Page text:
Charles C.L. McCrory’s career has always had a common theme: energy. He came to the University in Michigan in 2015 from the US Department of Energy’s Joint Center for Artificial Photosynthesis where he worked as a senior scientist for several years. Before that, during his post-doc at the California Institute of Technology he worked with a NSF Center for Chemical Innovation in Solar Fuels. And his Ph.D. work at Stanford focused on catalysts for fuel cell reactions as part of the Stanford Global Climate and Energy Project. McCrory’s current research continues this focus on studying catalytic mechanisms to design electrochemical catalysts relevant to energy and environmental chemistry.
An assistant professor of chemistry, McCrory is a new recipient of a National Science Foundation (NSF) CAREER award. The Faculty Early Career Development program offers five-year awards to support early-career faculty who exemplify leadership skills in both research and education. Selected once a year, the CAREER award is the most prestigious and competitive NSF award available for junior faculty.
McCrory aims to use the CAREER award specifically to develop carbon dioxide, CO2 reduction catalysts. CO2 is a common and unwanted industrial waste product and also a greenhouse gas. Solid-state electrochemical catalysts based on copper metal have been developed to reduce CO2 to valuable carbon products to mitigate the problem of excess CO2. However, a key problem with these solid-state catalysts is they produce multiple products at the same time.
Instead, McCrory uses molecular catalysts immobilized onto a surface which will produce only one product. And McCrory has a novel method to achieve this: look to nature. McCrory noticed that nature’s catalysts, enzymes, are model systems that are highly specialized based on the certain reactions they need to perform. “We wanted to do something like that. Take a catalyst that maybe isn’t so good for CO2 production and make it better, make it more selective and more active, by turning it into an enzyme-like structure,” McCrory explained. Along with a former post-doc, Dr. Wesley Kramer, they immobilized a transition metal complex into a polymer film. They found by varying the interactions of the complex with the polymer, both in close interactions and far range interactions, they could achieve enhancements in reaction rate and selectivity. McCrory hopes that by understanding the fundamentals of how these interactions affect the reaction, then he can create modular systems where catalyst and polymer are chosen for specific desired products.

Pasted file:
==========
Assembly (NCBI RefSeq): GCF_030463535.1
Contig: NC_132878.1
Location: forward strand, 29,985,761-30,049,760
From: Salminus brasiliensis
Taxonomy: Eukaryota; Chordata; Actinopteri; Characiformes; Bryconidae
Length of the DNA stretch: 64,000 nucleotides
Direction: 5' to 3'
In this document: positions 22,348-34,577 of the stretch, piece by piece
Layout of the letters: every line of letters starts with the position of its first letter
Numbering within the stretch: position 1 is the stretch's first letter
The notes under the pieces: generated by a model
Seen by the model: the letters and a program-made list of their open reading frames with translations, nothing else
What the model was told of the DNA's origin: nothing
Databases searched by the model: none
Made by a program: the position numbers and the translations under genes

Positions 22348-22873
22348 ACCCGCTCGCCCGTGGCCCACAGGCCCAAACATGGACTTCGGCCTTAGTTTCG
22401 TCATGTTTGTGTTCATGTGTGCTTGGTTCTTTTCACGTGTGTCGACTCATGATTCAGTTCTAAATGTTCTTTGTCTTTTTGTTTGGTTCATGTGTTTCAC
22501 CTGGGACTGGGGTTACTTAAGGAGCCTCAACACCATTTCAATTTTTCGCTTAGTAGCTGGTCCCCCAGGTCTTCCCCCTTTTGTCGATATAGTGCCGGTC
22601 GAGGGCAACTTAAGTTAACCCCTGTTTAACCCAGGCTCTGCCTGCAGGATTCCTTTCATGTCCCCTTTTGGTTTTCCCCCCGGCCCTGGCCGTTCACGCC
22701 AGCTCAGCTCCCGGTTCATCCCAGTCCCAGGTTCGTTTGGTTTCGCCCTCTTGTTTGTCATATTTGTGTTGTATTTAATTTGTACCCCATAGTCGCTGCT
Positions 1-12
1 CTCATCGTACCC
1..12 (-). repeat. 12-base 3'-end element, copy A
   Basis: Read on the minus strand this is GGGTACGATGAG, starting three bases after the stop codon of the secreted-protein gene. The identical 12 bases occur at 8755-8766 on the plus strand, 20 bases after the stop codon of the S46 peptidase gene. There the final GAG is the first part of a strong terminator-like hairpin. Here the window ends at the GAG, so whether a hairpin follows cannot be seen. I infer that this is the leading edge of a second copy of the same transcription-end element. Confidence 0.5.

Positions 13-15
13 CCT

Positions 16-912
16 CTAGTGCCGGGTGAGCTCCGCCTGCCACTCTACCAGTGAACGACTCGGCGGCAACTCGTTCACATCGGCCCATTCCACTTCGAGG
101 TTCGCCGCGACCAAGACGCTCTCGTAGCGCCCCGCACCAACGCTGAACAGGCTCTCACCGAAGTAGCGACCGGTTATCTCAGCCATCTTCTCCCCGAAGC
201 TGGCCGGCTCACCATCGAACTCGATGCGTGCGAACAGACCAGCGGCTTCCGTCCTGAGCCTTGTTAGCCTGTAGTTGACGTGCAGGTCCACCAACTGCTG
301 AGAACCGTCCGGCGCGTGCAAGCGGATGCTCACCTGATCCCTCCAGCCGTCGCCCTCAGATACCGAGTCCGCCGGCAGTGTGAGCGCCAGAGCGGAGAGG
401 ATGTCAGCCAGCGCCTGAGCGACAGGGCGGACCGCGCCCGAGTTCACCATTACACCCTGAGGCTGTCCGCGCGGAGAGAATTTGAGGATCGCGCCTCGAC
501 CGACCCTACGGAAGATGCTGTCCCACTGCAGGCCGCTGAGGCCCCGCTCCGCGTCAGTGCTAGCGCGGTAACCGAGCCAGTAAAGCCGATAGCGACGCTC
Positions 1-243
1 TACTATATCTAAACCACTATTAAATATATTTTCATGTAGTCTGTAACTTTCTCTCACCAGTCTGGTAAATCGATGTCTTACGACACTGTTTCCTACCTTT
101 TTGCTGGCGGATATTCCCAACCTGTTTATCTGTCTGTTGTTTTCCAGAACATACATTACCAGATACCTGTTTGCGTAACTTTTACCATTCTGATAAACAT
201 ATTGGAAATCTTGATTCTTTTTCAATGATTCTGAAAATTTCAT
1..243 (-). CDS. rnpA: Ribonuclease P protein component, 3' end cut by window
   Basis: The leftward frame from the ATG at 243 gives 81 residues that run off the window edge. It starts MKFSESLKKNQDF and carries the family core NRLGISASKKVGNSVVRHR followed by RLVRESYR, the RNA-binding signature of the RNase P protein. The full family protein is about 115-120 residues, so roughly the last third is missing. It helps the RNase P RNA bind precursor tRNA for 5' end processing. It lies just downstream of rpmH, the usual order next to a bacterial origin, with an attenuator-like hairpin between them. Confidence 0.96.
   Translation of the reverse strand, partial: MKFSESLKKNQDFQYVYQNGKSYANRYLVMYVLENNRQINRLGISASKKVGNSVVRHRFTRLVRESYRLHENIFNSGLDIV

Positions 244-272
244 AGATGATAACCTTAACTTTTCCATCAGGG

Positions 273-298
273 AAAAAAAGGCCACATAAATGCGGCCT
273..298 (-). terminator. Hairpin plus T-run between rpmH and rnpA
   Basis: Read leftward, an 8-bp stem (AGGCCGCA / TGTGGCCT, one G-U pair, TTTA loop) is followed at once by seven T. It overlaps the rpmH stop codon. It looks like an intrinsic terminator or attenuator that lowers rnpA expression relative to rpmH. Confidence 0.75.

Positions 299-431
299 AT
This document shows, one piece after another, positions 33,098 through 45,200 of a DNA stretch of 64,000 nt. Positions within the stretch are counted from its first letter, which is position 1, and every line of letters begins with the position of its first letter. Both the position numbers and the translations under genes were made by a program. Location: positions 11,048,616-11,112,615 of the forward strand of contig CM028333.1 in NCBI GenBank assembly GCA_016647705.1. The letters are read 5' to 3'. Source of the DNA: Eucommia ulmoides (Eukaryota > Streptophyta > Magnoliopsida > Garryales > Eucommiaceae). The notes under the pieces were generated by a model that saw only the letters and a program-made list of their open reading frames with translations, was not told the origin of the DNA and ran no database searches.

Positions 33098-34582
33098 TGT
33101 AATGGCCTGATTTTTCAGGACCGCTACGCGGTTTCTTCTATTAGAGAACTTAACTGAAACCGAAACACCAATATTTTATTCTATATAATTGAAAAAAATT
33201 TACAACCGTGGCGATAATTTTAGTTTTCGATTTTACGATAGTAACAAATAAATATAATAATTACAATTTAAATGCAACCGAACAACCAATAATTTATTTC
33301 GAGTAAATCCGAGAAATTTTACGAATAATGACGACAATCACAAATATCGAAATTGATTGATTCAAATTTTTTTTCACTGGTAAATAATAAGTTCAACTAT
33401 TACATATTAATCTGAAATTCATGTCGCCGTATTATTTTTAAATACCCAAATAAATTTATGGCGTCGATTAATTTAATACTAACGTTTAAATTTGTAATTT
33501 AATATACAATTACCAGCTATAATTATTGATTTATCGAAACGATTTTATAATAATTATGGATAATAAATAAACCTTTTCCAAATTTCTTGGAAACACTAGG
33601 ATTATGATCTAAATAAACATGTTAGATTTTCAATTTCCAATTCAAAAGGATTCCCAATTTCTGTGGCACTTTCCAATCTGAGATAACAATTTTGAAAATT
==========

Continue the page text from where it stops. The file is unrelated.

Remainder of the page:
McCrory will also use the CAREER award to bring his energy knowledge to the public. “There’s a lack of energy literacy in the public and it makes it really difficult to talk in a real way about energy policy,” he says. To combat this lack of energy literacy, McCrory has partnered with the University of Michigan Museum of Natural History to develop an exhibit about renewable energy and energy storage that shows the costs and benefits of the various options currently available. This exhibit is a lab-wide effort to design interactive projects that will eventually become part of a 500 sq. ft exhibit to engage and inform children and adults alike.
“Michigan has a lot of tools, a lot of instrumentation, and a lot of staff that make projects like this very possible,” McCrory explains. And from the lab to the public, McCrory is using everything the University of Michigan has to offer to make his CAREER grant work successful.